posted by Monday, stony Monday at 7:10 PM on March 23, 2009


Monday, stony Monday: combining [A and B] leads to an efficient amplifier that doesn't have crossover distortion.

Experimenting with my ears and different amps, I've been surprised at how much difference the class A clearly makes. The AB actually does still have the signal discontinuity, there's also a (presumably) symmetrical mirror flip of the signal below zero.

I'm just sayin', even with the ipod and a set of bookshelf speakers, the clarity of the class A topology is noticeable, even by people just passing by.

Now, having been so well rewarded for bypassing that one signal splice, the thought of class D, where the splices themselves are what the signal is built from, is not so tempting.
posted by StickyCarpet at 9:29 PM on March 23, 2009


We may have to agree to disagree. I'm a strong objectivist when it comes to audio (but I'm no Randian). I believe that today's low distortion amplifier have such low distortion and noise that they are essentially indistinguishable from each other when they are operated in their linear range (no clipping). This is confirmed by ABX testing.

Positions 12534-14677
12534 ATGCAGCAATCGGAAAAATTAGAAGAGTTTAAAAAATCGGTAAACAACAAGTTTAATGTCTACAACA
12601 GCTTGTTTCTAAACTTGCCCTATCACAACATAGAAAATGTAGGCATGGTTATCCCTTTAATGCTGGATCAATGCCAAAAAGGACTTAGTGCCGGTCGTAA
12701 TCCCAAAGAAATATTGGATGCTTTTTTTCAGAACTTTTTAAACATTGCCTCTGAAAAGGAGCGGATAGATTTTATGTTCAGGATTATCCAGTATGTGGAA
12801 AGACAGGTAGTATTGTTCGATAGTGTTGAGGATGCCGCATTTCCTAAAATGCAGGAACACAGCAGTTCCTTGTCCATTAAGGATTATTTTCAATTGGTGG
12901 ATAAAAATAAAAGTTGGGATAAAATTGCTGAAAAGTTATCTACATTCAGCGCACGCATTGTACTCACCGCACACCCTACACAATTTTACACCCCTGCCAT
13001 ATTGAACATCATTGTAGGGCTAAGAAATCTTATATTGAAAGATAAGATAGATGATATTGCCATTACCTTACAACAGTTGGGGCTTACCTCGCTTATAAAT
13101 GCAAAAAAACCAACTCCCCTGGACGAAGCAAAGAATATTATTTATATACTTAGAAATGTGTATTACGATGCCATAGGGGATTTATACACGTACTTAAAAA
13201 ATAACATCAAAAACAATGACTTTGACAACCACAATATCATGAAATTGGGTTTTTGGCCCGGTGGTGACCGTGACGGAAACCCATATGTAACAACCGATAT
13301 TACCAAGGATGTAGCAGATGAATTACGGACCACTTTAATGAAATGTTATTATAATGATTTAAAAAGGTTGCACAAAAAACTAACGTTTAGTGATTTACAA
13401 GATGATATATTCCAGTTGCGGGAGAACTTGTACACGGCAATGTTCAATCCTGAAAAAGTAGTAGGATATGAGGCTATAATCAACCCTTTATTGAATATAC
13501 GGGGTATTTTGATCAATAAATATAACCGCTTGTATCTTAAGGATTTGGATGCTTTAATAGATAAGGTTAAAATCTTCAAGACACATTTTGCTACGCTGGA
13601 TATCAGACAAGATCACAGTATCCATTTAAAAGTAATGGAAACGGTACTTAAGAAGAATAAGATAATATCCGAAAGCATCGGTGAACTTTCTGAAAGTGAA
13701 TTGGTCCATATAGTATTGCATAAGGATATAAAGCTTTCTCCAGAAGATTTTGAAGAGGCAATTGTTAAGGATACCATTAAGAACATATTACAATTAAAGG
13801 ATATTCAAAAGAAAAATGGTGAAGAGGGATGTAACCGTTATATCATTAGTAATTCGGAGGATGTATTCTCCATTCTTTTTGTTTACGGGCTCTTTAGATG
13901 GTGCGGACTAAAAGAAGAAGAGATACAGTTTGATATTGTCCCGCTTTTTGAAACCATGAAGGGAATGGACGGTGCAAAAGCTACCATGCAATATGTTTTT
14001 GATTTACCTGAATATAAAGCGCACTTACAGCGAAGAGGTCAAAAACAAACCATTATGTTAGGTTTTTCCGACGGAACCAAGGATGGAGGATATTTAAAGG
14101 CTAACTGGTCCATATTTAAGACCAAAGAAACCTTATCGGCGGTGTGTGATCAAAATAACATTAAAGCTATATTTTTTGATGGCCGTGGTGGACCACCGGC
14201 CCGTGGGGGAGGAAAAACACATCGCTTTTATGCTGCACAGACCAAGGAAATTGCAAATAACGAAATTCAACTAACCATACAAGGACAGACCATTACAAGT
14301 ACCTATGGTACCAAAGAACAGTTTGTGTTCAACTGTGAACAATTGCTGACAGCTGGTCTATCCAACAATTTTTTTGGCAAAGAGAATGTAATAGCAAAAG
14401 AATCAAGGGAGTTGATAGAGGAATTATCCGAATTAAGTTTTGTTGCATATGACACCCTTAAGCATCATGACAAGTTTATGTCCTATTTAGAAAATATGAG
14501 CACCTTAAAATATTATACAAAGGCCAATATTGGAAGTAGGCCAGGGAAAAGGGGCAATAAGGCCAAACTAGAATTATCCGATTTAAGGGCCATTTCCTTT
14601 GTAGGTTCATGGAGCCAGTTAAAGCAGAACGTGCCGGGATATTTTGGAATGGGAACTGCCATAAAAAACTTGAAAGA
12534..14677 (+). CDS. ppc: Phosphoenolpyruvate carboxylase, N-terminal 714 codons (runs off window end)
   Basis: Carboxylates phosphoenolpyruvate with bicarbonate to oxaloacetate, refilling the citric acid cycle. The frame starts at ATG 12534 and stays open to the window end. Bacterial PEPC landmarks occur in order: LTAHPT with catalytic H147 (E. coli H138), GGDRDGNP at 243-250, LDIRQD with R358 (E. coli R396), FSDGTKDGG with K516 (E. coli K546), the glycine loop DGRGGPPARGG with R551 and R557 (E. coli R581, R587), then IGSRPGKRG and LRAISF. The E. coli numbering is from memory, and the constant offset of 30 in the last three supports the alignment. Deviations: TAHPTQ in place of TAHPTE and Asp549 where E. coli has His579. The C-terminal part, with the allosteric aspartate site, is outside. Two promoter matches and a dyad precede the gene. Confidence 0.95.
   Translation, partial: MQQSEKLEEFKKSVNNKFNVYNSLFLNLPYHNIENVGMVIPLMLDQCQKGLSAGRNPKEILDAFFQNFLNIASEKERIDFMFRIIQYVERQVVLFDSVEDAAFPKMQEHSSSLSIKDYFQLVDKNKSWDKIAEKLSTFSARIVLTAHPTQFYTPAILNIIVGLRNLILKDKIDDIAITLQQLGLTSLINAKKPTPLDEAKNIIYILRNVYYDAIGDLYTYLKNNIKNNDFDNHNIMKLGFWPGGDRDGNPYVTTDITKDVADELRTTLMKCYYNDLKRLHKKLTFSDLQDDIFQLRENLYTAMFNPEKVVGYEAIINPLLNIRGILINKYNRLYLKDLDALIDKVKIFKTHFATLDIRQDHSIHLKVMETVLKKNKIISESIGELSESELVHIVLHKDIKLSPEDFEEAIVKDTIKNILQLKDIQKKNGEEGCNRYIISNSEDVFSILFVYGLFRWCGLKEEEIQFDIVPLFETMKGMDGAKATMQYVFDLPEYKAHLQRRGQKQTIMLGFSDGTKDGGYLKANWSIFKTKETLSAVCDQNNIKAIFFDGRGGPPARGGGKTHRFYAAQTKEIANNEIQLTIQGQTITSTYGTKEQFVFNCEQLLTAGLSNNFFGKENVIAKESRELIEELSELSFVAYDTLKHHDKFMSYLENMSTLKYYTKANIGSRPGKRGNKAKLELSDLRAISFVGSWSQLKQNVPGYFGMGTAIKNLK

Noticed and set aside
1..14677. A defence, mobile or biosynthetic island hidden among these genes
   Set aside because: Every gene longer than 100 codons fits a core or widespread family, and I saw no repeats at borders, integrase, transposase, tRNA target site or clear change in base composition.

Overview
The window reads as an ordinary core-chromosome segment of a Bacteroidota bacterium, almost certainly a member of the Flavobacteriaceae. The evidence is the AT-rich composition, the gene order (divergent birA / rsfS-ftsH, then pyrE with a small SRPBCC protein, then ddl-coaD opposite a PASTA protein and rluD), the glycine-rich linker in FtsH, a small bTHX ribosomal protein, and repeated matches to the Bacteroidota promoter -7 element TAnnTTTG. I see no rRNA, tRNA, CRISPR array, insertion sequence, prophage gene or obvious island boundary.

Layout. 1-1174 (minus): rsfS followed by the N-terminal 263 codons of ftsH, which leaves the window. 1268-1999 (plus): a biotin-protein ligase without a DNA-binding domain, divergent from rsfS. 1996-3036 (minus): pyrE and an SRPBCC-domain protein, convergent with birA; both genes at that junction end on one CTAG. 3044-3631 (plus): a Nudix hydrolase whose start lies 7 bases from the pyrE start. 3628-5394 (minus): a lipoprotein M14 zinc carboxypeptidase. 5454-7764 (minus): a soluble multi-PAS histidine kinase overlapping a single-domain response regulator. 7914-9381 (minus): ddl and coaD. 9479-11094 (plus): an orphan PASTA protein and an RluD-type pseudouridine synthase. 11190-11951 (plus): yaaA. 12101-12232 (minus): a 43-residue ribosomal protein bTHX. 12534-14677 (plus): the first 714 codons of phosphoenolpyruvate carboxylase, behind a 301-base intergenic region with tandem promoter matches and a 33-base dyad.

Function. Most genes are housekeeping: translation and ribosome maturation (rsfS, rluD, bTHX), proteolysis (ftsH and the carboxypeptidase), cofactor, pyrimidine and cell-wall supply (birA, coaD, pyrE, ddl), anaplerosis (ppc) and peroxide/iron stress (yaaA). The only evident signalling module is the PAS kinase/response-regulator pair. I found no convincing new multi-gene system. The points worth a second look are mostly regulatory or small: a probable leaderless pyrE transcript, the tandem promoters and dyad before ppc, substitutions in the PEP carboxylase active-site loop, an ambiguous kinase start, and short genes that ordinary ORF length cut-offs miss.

Class A designs tend to have more distortion (measured) than more mainstream class AB, G or H designs. Paradoxically, people often actually like a more distorted signal. The extreme example is guitar amplifiers, but there is also analog equipment used in recording and during live performance to "warm up" the sound, and digital plug-ins or devices that simulate various kinds of distortion for the same purpose.

So my guess is that you class A amps are adding "warmth" to your musical experience in more ways than one. And that's great. But if your goal is "straight wire with gain", then most class A amps on the market are not it.

The K20 is just an extreme example of what is possible today when high power, high efficiency, small size, low weight and low distortion are wanted.
posted by Monday, stony Monday at 10:37 PM on March 23, 2009


I am indeed running my class A amps as straight wire with gain. 1000 watts, 1 ohm, for each of the 5. Passive preamp. I stay well within the sweet spot linear center of the output power.

...then most class A amps on the market are not it.